Robinhood similarly revisited the broker business model. Their account is free and highly engaging. They monetize on multiple fronts including order flow, not through transaction fees, and were early in offering fractional shares — allowing anyone to purchase even small increments of companies regardless of the stock price (e.g. Berkshire Hathaway BRK.B -1.3% is valued nearly $400k).

In all cases, these companies revisited the core product offering and business model to better reach underserved populations to scale.

So how does one put this into practice?

Creating categories offers a fintech the opportunity to lead. While the road is harder, the prize can be much larger. The actual tactics fintech leaders should embrace will often be germane to their industry, vision and geography. However, a number of principles can be used to succeed.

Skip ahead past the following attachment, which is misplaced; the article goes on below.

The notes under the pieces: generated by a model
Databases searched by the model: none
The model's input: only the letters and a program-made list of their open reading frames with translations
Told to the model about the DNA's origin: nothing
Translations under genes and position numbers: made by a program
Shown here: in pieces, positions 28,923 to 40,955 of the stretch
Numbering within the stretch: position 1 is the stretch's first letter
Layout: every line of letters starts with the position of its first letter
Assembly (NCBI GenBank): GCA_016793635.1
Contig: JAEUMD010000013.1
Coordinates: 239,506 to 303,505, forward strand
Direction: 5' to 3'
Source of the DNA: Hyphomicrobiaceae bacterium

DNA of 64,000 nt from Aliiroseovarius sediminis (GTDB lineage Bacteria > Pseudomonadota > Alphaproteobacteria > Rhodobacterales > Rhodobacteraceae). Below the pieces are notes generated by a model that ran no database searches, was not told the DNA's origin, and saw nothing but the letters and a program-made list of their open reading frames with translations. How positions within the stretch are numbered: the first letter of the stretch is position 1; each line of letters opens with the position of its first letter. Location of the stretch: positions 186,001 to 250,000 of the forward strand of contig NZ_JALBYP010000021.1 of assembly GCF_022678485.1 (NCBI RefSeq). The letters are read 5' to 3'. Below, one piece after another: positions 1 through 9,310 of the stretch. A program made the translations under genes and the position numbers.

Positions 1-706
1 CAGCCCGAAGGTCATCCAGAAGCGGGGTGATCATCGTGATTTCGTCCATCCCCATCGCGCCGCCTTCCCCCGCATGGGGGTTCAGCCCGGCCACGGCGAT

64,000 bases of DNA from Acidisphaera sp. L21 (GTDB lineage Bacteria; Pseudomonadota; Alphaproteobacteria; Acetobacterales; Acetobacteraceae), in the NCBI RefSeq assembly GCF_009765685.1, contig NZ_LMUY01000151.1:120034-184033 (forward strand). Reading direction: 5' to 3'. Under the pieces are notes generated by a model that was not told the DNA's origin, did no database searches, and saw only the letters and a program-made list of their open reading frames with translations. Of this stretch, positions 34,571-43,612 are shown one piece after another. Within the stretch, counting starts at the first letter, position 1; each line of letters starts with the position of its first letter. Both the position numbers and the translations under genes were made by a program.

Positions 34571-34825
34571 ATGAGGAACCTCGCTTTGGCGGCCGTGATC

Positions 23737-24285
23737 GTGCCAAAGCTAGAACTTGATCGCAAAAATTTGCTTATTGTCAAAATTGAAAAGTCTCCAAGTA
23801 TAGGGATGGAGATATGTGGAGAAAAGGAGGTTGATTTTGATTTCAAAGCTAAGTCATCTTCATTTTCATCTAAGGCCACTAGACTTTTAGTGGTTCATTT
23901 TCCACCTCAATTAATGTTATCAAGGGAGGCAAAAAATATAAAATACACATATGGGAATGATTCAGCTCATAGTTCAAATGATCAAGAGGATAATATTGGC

1. Listen to your customer’s problems: to discover new categories, understand your customers deeply.

2. Don’t start with a product in mind: instead of thinking about how to shoehorn an existing product into a customer segment, start with first principles.

3. Fintech is highly regulated, and Creators by nature are doing something new. One way to get ahead of the game is to engage. In some markets, models like regulatory sandboxes can facilitate.

4. Build a product with aligned incentives: as we have seen, a road to success is aligning incentives – the “one for all, all for one” mentality between company and customer can be a powerful force.

5. Think about the mass market, not just the top of pyramid, to build a product which will be accessible for all.

The future of fintech, particularly for the largest and most successful players, involves creating markets. This means offering a product or service that doesn’t just incrementally improve a solution, but fundamentally rethinks it.

What will you create?

I invest in, write about and teach global entrepreneurship and fintech. I am a venture capitalist with Cathay Innovation, a global fund that invests across North America,